Unfortunately, their pleasant interlude was cut short by the ringing of the downstairs bell.

"That would be my bedroom curtains," Dwahvel explained with a sigh. "Jarrol did say he'd send him along this afternoon."

"Let him rot," Entreri replied easily, then ran his fingers lightly over the curve of her breast, taking satisfaction in her reaction. The bell rang again. He sighed.

"Try not to hurt this one too badly," Dwahvel instructed sympathetically as he rose from the bed and snatched his swordbelt up from the floor.

"If I don't hurt them, someone else will," Entreri stated, but the bitterness in his voice had eased.

She watched him walk out of the room, then lay back on the mattress to think. Waterdeep was not Calimport. In Calimport, good and evil, law-breaking and law-abiding were so mixed together that it was hard to tell which was which. Many a duly appointed official was also a crime lord and many a crime lord kept the peace in his territory.

Artemis himself had been an agent of law and order on numerous occasions as he dismantled rogue gangs whose activities threatened the smooth operation of society in a pasha's domain.

But in Waterdeep the lines were much more strongly drawn between those who kept the peace and those who broke it. She found it very interesting that her Artemis had come down on the side of peace in Waterdeep.

He'd gone to the docks on the third day of their stay in the city to get the feel of things. Wrapped in his dark cloak, his signature weapons shielded from view, he'd slipped into Dock Ward's taverns and meeting places to learn the power structure of the city—both at large and in the underworld.

He soon learned that it would not have been overly difficult to make himself a place in the thieves guilds. The criminal underworld of Waterdeep was hidden, but not so much so that he could not infiltrate it with ease.

And while there were some very powerful crimelords, Waterdeep was a large city with room for at least one more. With Dwahvel's connections in Calimport, Entreri knew could begin setting up his own empire within a short amount of time, if he were so inclined.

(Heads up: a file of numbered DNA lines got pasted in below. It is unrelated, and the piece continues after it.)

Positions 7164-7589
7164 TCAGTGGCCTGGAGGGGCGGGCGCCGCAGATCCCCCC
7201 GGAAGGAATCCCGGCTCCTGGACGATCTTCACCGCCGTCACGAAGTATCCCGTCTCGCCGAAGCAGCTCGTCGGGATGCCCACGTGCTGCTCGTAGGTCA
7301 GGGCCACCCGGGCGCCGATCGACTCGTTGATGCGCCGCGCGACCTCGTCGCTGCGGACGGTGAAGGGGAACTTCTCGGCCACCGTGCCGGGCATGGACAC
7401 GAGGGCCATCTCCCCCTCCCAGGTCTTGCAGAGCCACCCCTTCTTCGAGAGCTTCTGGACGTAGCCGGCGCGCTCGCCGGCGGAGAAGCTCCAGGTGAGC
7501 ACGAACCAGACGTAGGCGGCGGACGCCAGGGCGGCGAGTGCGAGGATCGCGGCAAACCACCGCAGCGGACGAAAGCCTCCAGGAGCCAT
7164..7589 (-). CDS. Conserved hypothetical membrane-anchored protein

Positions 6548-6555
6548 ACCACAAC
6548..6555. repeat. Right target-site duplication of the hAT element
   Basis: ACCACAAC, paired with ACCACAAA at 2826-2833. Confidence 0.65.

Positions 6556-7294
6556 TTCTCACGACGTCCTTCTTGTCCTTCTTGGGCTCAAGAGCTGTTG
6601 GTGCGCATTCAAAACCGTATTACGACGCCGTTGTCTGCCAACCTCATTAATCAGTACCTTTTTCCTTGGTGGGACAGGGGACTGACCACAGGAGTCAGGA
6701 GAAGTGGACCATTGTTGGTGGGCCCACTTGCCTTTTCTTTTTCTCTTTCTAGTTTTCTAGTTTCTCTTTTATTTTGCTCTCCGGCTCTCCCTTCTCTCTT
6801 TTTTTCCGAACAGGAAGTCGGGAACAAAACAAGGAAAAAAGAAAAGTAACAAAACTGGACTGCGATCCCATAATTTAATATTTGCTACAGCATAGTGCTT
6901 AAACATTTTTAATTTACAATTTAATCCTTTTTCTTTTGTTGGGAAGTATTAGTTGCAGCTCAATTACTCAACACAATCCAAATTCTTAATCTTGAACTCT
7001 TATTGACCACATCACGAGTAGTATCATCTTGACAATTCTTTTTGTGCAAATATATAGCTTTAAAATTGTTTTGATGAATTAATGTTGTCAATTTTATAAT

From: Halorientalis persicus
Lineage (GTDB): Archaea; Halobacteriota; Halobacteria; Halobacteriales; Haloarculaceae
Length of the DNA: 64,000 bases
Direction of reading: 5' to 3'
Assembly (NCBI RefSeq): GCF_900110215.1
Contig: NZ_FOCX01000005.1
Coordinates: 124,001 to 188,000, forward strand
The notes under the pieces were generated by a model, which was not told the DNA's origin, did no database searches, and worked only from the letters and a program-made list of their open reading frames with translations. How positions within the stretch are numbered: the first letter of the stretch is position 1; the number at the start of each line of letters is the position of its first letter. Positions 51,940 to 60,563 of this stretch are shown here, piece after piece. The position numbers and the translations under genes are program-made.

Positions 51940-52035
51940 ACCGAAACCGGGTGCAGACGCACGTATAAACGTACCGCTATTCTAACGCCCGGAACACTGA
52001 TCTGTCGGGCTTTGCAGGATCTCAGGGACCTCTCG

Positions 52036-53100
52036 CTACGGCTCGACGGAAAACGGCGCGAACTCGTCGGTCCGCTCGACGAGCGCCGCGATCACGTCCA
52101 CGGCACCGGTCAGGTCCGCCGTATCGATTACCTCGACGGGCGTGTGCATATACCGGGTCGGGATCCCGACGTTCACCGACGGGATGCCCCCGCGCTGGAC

However, during his foray into the ward, he was recognized by members of Captain Jarrol's crew on shore leave. Hailing him as a hero, they insisted on buying him a drink and regaling the bar's patrons with greatly exaggerated tales of his exploits against the pirates.

Before long, Captain Jarrol had been summoned and the meeting had turned businesslike as the good captain renewed his offer of introductions to men of prominence in the city. He had friends in the merchant guilds who were always seeking new swordmasters to train their caravan guards. Before long, Entreri had been enlisted to work with some of Jarrol's men as well, including the hapless young Cullon.

Sweeping them along in a tide of gratitude and camaraderie, Jarrol assisted the couple in finding suitable accommodations in the South Ward both for their lodging and for Entreri's new school for swordsmanship. In a last effort to derail the entire plan, Entreri had even resorted to using his own name, half hoping that someone would recognize it.

However, the good captain and his merry merchant friends had never heard of Artemis Entreri. But Jarrol's recommendation of him was enough to bring in a variety of clients—from individual lessons to group instruction to security consultation for the merchant guilds.

With every job, Entreri's reputation seemed to grow, despite his efforts to keep a low profile.

Now, after several weeks in Waterdeep, work was steady, if disheartening, and invitations to dinner for himself and his "wife" were steady as well.

Dwahvel enjoyed every minute, both of his discomfort and of the chance to socialize. If Artemis's skills lay in swordsmanship, hers most certainly lay in diplomacy and information gathering. She listened to the gossip of the good merchant ladies and learned all she could of the trade routes, the upcoming shipments, the problems on the road, the problems at home.

Before long, she knew enough to have easily shut down the trade route from Waterdeep to Amn using one well-placed raid and an ill-timed visit home by a particular lady's husband.

When she said as much to Artemis, he laughed, but had little inclination to disrupt activity on the trade way for mere sport.

"Then let's do it for profit, Artemis," she'd suggested. But to her surprise, profit was not very high on his list of priorities.

"I spent far too long seeking profit with Jarlaxle," he'd said with a shudder. "It's an empty quest. For every profitable score we made, there were at least two retreats from otherwise comfortable situations. I do not wish to return to the road, and given your love for hot baths and a soft mattress, I don't think you do either."

Dwahvel had to agree. The guildhouse in Calimport had always been a comfortable place, and she was far too much a halfling to let go of the comforts of her current residence for the roughness of the road without convincing reason.